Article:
Jessica Cejnar / Thursday, Aug. 15, 2019 @ 5:55 p.m. / Community, Infrastructure

State Transportation Commissioners to Visit Del Norte

Though California Transportation Commissioners are expected to be in Del Norte County for only one full day this fall, Tamera Leighton says she hopes to make a lasting impression.

The Del Norte Local Transportation Commission’s executive director says she plans to take state officials on a tour of Last Chance Grade and have them drive up U.S. 199 when they visit on Nov. 6.
They’re also expected to visit the Crescent City Harbor, the Del Norte County Regional Airport as well as city and county facilities, Leighton said.

“We want to show them and not tell them; that’s my goal for this meeting,” she said.

The California Transportation Commission holds public meetings in rural communities two times a year, Leighton said. This is a relatively new practice and Del Norte County is one of the first rural communities to host a public meeting for the state commission, she said.

Leighton said to her knowledge November’s visit will be the first time the entire California Transportation Commission has visited Del Norte County.

A two-hour public meeting is planned for the state commission’s visit, Leighton said. But she hopes to make a lasting impression by showing them the community’s problem areas.

“We can give an hour-long presentation of Last Chance Grade and it’s not going to make the sense that it makes by standing there for 10 minutes,” Leighton said of the project to reconfigure U.S. 101 around a landslide about 9 miles south of Crescent City. “By seeing and not being told about it makes a long-term lasting impact. It gives them an understanding so when items come before them (for a vote), they have a much better understanding about the challenges and how we’re meeting the community’s needs.”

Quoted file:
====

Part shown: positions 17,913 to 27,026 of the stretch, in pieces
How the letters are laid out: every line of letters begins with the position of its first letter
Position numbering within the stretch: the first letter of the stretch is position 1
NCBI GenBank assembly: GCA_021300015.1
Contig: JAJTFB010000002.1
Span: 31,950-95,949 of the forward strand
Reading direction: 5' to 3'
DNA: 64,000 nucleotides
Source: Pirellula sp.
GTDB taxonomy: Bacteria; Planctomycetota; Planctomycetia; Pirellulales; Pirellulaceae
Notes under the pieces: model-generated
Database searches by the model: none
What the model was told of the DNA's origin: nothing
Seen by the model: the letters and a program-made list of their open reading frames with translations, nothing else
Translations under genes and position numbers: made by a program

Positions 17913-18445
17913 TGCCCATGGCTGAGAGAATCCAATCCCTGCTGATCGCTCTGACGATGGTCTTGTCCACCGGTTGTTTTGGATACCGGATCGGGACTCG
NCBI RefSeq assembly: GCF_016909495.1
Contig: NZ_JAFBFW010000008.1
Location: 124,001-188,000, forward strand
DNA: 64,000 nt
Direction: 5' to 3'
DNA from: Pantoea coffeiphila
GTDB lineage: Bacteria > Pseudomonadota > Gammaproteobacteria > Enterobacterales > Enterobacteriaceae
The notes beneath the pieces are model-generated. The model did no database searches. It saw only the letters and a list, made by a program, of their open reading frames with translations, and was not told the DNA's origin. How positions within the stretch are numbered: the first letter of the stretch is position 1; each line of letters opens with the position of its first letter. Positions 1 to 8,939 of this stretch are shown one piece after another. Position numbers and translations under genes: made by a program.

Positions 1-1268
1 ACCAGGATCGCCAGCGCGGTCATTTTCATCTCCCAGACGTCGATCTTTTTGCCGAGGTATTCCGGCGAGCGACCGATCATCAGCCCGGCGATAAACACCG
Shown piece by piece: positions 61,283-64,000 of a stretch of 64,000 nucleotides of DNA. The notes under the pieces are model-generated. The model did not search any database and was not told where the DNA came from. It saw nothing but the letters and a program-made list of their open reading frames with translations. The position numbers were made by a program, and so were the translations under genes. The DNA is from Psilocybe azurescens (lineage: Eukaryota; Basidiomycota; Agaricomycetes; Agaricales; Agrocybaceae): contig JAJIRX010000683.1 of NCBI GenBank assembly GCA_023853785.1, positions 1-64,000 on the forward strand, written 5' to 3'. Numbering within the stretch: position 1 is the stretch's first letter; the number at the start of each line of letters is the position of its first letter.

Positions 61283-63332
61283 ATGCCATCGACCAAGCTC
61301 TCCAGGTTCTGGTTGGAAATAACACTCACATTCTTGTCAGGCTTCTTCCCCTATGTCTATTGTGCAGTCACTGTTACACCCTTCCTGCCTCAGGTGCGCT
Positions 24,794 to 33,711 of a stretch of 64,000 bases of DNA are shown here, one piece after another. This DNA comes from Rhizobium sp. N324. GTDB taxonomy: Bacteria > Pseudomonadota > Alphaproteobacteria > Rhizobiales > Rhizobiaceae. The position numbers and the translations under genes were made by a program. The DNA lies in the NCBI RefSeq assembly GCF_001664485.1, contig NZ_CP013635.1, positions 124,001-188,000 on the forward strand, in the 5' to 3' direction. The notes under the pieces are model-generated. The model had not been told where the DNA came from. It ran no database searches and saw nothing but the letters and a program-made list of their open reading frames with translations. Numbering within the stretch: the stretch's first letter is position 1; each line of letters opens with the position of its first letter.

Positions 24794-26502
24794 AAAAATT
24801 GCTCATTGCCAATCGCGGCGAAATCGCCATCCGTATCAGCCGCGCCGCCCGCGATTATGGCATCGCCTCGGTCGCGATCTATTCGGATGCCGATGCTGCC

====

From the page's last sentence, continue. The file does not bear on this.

Leighton said she’s also collaborating with local Native American tribes to determine how they can also can participate in the California Transportation Commission’s visit.

According to Leighton, the transportation commission will fly into Crescent City the evening before the meeting, spend a day in Del Norte County and fly out the morning after. She said she’s hoping to find a way to get commissioners to the area before it gets dark.

The California Transportation Commission’s visit comes as Caltrans is soliciting bids on a $31 million contract to take the Last Chance Grade project through its environmental permitting phase. The Transportation Commission has allocated a total of about $50 million in state and federal dollars to start the preliminary engineering, geotechnical studies, structure design and environmental studies of the Last Chance Grade project.
Caltrans expects to have a contract issued by late December, Last Chance Grade project manager Jaime Matteoli told the Wild Rivers Outpost on Wednesday.

On Tuesday, District 3 Supervisor Chris Howard noted that the California Transportation Commission’s visit presents an opportunity for them to see projects that have been community priorities for more than 10 years, such as Last Chance Grade.

The CTC’s visit also gives them an opportunity to see local street and road projects.

“More importantly it allows the CTC to see what we do with local dollars,” Howard said.

The California Transportation Commission’s last town hall meeting was in Chico in April.


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